Additive Synthesis with Drawbars

The Hammond B3 is the classic drawbar organ. As with an air-driven pipe organ, the registers (drawbars, or “stops” on a pipe organ) can be pulled out, in order to engage them. In contrast to a pipe organ, however, the B3 allows seamless mixing of any drawbar registers. The closer toward you that the drawbars are dragged, the louder the corresponding tones.

Despite characteristics such as key clicks, variable intonation, distortions, and crosstalk (all of which the EVB3 emulates), playing a single note, with a single register, results in a pure sine tone. Mixing sine tones results in more complex harmonic spectra; this is known as additive synthesis. Organs—even pipe organs—can be regarded as additive synthesizers. There are, however, several limitations that need to be considered before viewing the instrument in this way. These limitations, on the other hand, constitute the charm and character of any real musical instrument.

The naming of the drawbars is derived from the length of organ pipes, measured in feet ('). This naming convention is still used with electronic musical instruments.

The lowest register—16' (far left, brown drawbar)—and the higher octave registers—8', 4', 2', and 1' (white drawbars)—can be freely mixed, in any combination. 16' is commonly described as the sub-octave. With the sub-octave regarded as the fundamental tone, or first harmonic, the octave above 8' is the second harmonic, 4' the fourth harmonic, 2' the eighth harmonic, and 1' the sixteenth harmonic.

With the 5 1/3' register—the second brown drawbar—you can add the third harmonic. This is the fifth above the 8'. Basically, the drawbars are arranged by pitch, with one exception. The second drawbar (5 1/3') sounds a fifth higher than the third drawbar. See The Residual Effect for an explanation.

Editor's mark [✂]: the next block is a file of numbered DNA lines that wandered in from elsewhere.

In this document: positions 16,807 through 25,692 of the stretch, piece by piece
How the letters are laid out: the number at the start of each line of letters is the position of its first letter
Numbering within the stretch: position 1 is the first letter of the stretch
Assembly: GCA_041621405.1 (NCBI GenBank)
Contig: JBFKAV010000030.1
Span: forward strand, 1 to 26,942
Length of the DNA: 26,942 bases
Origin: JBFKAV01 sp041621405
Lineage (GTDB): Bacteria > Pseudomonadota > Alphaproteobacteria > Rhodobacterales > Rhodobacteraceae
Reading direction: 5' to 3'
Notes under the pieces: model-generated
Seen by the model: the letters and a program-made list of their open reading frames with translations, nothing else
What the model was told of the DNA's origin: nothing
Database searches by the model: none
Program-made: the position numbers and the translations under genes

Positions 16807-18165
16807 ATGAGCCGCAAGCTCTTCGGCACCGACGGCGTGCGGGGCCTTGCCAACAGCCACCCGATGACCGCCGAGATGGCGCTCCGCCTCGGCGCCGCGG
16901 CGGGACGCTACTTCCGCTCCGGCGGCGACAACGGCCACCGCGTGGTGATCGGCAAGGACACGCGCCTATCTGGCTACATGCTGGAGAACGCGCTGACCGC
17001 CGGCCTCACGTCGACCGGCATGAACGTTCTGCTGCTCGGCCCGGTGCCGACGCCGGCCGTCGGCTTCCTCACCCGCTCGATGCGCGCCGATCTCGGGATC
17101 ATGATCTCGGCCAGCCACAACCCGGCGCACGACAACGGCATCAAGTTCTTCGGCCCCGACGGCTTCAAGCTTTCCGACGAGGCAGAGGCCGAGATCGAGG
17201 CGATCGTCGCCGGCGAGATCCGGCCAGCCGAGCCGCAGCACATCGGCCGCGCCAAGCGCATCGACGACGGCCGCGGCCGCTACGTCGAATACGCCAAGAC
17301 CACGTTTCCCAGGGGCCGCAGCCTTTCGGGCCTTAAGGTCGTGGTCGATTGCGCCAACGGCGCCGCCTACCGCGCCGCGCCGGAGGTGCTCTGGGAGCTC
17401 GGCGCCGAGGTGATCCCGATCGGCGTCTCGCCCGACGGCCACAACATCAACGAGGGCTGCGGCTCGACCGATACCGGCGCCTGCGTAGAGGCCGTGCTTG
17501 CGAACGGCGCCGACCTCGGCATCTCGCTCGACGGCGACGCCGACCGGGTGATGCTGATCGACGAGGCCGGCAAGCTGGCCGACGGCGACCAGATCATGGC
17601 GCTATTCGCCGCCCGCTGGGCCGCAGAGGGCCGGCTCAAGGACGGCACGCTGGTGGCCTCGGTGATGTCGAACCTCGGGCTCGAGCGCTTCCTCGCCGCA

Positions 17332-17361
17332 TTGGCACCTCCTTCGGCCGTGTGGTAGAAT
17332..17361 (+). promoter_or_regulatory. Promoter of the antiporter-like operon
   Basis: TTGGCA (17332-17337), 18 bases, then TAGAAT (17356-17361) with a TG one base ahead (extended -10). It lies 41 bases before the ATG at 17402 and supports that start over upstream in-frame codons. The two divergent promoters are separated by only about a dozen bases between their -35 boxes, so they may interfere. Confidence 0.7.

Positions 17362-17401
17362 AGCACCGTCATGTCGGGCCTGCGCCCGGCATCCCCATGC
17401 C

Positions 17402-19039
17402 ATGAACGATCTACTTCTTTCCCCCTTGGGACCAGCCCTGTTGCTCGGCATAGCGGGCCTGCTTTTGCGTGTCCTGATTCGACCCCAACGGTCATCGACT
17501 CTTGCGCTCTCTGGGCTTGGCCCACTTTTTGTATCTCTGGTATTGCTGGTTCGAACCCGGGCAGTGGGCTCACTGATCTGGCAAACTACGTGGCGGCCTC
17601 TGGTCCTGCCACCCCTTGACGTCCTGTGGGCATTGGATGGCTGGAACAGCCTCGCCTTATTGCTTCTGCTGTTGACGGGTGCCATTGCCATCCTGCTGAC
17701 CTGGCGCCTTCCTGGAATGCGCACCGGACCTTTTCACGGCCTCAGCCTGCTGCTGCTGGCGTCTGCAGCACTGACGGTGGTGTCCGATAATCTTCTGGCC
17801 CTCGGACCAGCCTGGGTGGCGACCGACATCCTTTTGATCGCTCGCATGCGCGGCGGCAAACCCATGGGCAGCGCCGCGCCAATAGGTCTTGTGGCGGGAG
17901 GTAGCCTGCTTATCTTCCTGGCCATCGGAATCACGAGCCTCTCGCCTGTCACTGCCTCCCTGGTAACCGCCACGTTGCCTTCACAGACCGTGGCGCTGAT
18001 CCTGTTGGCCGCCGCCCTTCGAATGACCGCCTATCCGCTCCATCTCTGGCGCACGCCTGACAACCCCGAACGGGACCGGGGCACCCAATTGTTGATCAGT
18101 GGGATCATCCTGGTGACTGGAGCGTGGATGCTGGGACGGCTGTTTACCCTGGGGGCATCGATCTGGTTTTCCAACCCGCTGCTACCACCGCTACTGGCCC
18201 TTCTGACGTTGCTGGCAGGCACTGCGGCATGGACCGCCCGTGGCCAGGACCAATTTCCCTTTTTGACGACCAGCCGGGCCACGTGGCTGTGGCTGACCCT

The 2 2/3' register generates the sixth harmonic, 1 3/5' the tenth harmonic, and 1 1/3' the twelfth harmonic.

An electromechanical tonewheel organ offers the choice of the following registers/harmonics:  1 (16'), 2 (8'), 3 (5 1/3'), 4 (4'), 6 (2 2/3'), 8 (2'), 10 (1 3/5'), 12 (1 1/3'), and 16 (1'). As you can see, the harmonic spectrum is nowhere near complete. This is one of the main reasons for the common practice of using overdrive and distortion effects with electromechanical tonewheel organs—they enrich the harmonic spectra by generating more harmonics.

Note: 2 2/3' is the fifth over 4'. 1 3/5' is the major third over 2'. 1 1/3' is the fifth over 2'. In the bass range, this can lead to inharmonic tones, especially when playing bass lines in a minor key. This is because mixing 2', 1 3/5', and 1 1/3' results in a major chord.